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Graylien

[java] Fastest JVM implementation?

6 posts in this topic

I've got a question for all you Java geeks. Here's the situation (it doesn't involve game programming, but does involve squeezing every ounce of performance out of my machines): I'm setting up a Beowulf cluster of Linux machines to run a distributed simulation that I've written in Java. The initial tests will run for one week, then the longer data runs will last (at least) for months at a time. I obviously want to use the fastest implementation of the JVM I can get. Even when the difference is measured in mere milliseconds, after running the same program for 30+ days non-stop it will start to have an impact. Since the code will run unmonitored for long periods of time, stability is also of utmost concern. Any tips/comments/suggestions appreciated. Although I'm always happy to hear the opinions of others, please refrain from tips like "use assembly instead of Java" or "buy a Cray" . Things are the way they are for a reason. Thanks in advance. Edited by - Graylien on 10/1/00 8:54:13 PM
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I''ve always found IBM''s vm to be consistently the fastest. BTW, what are you using for parallel message passing?
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bobbin : Thanks for the link, it''s exactly what I need (ok...I admit it...I''m too lazy to type "Java benchmarks" into a search engine!).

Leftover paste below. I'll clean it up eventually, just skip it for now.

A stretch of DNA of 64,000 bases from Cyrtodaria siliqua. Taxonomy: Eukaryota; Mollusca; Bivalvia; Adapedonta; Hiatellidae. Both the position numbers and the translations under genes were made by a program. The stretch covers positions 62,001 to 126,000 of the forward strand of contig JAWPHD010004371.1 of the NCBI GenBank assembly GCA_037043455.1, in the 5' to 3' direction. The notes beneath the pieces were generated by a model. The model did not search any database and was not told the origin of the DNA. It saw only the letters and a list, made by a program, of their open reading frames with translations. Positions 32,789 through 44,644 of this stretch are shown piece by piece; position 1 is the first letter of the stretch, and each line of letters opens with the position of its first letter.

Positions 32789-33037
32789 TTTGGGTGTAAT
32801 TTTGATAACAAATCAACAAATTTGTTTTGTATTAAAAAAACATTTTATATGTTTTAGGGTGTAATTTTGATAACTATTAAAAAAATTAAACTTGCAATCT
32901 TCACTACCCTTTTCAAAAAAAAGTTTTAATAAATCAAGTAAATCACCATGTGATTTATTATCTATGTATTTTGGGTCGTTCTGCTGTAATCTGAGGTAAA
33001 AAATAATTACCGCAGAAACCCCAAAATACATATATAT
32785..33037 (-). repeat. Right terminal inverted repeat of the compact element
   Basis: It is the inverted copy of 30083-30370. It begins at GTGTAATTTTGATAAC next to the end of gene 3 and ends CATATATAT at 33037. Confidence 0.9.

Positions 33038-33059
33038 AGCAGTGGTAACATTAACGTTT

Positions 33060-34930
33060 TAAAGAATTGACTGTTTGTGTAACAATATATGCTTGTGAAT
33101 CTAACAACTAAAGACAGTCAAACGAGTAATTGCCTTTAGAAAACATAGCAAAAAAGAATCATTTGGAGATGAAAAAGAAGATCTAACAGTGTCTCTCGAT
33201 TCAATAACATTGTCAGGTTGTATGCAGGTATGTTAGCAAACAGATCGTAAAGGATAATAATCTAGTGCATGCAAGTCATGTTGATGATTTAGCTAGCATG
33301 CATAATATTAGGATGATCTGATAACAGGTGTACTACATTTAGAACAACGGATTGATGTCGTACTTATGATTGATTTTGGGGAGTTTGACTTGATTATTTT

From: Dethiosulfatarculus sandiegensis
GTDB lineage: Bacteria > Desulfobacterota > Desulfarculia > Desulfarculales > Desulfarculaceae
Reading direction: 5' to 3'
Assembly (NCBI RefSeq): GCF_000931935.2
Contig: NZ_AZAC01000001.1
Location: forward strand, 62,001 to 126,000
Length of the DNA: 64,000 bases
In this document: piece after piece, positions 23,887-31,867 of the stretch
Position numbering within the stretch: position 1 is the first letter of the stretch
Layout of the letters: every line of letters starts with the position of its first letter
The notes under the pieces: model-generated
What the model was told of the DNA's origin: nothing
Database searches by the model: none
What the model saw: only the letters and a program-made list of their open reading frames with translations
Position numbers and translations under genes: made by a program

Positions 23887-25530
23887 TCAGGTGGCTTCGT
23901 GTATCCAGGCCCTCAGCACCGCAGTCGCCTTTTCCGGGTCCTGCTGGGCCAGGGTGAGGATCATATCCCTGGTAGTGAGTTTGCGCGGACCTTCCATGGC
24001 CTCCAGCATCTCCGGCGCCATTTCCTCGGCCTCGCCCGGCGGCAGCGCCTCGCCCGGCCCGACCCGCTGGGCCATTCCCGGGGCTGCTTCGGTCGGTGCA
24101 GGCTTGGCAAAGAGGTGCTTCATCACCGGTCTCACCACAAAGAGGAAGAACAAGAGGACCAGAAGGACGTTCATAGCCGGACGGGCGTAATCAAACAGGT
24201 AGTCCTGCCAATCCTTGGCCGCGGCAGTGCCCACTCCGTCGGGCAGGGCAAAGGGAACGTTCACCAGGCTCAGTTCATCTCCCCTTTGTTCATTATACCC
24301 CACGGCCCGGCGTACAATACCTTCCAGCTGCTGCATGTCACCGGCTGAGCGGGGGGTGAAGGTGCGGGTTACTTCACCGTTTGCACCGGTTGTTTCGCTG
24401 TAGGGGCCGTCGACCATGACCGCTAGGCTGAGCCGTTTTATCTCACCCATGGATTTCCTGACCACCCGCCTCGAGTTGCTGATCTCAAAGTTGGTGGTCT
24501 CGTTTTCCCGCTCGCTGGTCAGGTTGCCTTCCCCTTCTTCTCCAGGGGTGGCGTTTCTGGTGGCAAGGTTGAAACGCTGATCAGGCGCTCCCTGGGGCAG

Jim_Ross : I wrote a small message passing library that uses straight sockets and TCP/IP. It''s nothing fancy, but rather it was designed for maximum flexibilty. I chose this route because the size of my Beowulf cluster is time dependent . During the day (when many users are logged in) my cluster can be reduced to a dozen dedicated machines...but at night I can have hundreds of Pentiums ready to crunch numbers for me.

From what I''ve been told the IBM JVM is usually fastest, and I should be more concerned about the fact that my machines run Linux (i.e. native thread implementation). The IBM Win32 implementation seems to outperform its'' Linux counterpart by a wide margin. This is not good news.
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Unfortunately, any windows JVM will run faster. Linux is one of the slowest platforms supported by Java community. Windows has the best JITs going right now, regardless of vendor it seems.
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Java does run faster in Windows, but fortunately IBM, who makes what is probably the fastest JVM, are investing heavily in Linux. Here''s a snippet from the site that bobbin''s link points to:

quote:

THE JAVA PERFORMANCE REPORT – PART IIA

All CPU bound tests show Linux JVMs almost as fast as Win32 ones (scientific and engineering types can migrate today).

[snip]

I believe Linux is on the verge of becoming the premier x86 Java performance leader.



I will have to test my code on both platforms to see just how concerned I should be. There are times when Linux, being not nearly as bloated as Win32, makes up for lost performance in other ways.

Thanks for the replies everyone.
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As I am always saying in this forum, but here goes again *sigh*

Using a native code compiler for Java and running the Java in compiled form is the fastest there is.

You can use any number of compilers:
* Java gcc frontend. Works both for Linux and Windows.
* Symantec Visual Cafe 4.0 Expert Edition
* IBM Visual Age for Java - Enterprise Edition.

All of these generate more fast Java code that you can get with any JIT at the moment. If you need as much speed as you can get this is the may to go.

Jacob Marner
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